And this created conflict. Because parenting isn’t about producing. It’s about being. And, as I discovered, it’s not possible to be a fully present, focused parent and work the way I was working.
My son would often ask me to play with him.
Come on Mum, come play!
And I would laugh and say:
Nope, I’m not that kind of parent. I don’t like playing.
I was happy to take him places where he could play – the swimming pool, the skatepark, the beach, the playground. And I could practice yoga or listen to a podcast.
I was happy to involve him in what I was doing – yoga, dancing, cooking, cleaning, walks on the beach.
But I didn’t want to stop and play. I didn’t want to join my son in his world. I wanted to stay in my world, where I could work hard and get stuff done.
Then a friend came to stay for a month. He has a child. And he’s been doing some serious work on his own parenting over the last year or so. One day he said to me:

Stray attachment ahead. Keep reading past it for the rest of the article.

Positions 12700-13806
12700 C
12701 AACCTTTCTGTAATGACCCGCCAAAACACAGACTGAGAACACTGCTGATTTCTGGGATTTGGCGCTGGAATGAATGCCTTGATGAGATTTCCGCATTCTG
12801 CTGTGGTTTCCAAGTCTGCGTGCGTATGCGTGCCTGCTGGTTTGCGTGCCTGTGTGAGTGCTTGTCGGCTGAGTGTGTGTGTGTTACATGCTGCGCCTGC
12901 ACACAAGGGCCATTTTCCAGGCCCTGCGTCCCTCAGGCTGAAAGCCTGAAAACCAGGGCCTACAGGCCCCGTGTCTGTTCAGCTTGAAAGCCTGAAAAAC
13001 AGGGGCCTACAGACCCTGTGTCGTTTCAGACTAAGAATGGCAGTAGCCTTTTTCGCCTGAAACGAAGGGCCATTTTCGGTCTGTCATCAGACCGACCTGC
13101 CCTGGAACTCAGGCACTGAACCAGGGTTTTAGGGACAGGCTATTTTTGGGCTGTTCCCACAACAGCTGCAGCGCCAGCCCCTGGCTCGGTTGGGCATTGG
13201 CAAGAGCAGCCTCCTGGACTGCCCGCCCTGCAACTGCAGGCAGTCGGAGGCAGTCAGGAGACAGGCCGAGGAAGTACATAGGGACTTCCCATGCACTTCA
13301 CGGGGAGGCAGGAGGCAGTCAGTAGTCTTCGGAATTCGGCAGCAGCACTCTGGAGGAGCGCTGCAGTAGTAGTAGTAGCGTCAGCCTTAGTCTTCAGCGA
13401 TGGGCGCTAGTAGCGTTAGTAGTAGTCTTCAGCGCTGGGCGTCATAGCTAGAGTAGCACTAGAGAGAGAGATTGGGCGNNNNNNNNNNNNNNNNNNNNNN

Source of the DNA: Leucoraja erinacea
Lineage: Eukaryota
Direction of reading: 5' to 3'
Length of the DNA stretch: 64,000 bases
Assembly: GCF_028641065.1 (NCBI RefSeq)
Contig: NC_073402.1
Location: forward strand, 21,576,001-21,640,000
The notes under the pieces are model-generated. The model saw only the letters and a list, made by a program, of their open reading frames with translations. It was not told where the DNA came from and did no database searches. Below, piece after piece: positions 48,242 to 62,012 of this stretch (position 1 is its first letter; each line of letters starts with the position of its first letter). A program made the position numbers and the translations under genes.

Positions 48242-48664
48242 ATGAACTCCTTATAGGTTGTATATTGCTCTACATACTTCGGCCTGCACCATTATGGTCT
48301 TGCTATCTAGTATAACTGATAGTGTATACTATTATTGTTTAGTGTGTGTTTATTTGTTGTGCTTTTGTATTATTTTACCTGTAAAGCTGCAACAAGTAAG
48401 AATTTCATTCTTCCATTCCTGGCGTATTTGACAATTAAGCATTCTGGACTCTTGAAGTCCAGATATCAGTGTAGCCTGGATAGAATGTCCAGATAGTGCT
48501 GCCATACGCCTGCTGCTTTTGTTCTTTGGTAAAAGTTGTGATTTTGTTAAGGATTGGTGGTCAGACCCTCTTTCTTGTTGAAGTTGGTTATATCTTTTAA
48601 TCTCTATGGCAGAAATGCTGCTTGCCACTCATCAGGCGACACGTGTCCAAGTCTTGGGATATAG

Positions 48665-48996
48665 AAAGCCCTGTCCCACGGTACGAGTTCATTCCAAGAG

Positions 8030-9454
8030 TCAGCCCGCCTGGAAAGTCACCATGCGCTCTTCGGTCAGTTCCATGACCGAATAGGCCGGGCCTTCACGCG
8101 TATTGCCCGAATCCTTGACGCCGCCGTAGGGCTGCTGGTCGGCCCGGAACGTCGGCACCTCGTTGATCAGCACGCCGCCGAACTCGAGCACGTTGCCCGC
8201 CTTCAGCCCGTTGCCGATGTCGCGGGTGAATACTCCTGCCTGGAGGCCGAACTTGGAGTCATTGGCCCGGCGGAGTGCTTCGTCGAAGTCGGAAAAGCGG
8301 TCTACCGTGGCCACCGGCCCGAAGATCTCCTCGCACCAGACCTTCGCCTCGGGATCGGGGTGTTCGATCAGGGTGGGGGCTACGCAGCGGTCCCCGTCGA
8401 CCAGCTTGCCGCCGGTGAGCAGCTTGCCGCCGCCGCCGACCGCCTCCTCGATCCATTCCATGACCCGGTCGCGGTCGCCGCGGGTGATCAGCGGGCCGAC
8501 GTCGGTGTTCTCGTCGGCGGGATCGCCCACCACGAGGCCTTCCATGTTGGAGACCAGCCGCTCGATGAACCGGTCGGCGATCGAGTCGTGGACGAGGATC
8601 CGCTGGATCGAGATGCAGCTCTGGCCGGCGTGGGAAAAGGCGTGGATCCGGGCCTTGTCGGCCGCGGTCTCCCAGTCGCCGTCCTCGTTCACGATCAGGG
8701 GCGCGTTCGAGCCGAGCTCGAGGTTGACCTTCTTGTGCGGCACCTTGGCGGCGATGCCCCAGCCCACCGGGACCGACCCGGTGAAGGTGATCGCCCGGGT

You’re doing everything you can do avoid being with your child. You don’t want to spend time with him. You don’t want to play with him. How do you think that makes him feel?
There was no judgement in the observation. And I knew he was right.
You need to play with him. Every day. Just get down on the floor and surrender to being a part of his world, whatever that is.
You’ll hate it. Your mind will go crazy. You’ll be reaching for your phone every minute.
But if you stay with it. Listen to him. Be with him. Something will happen. You’ll drop in and start playing and being present. And then everything will change.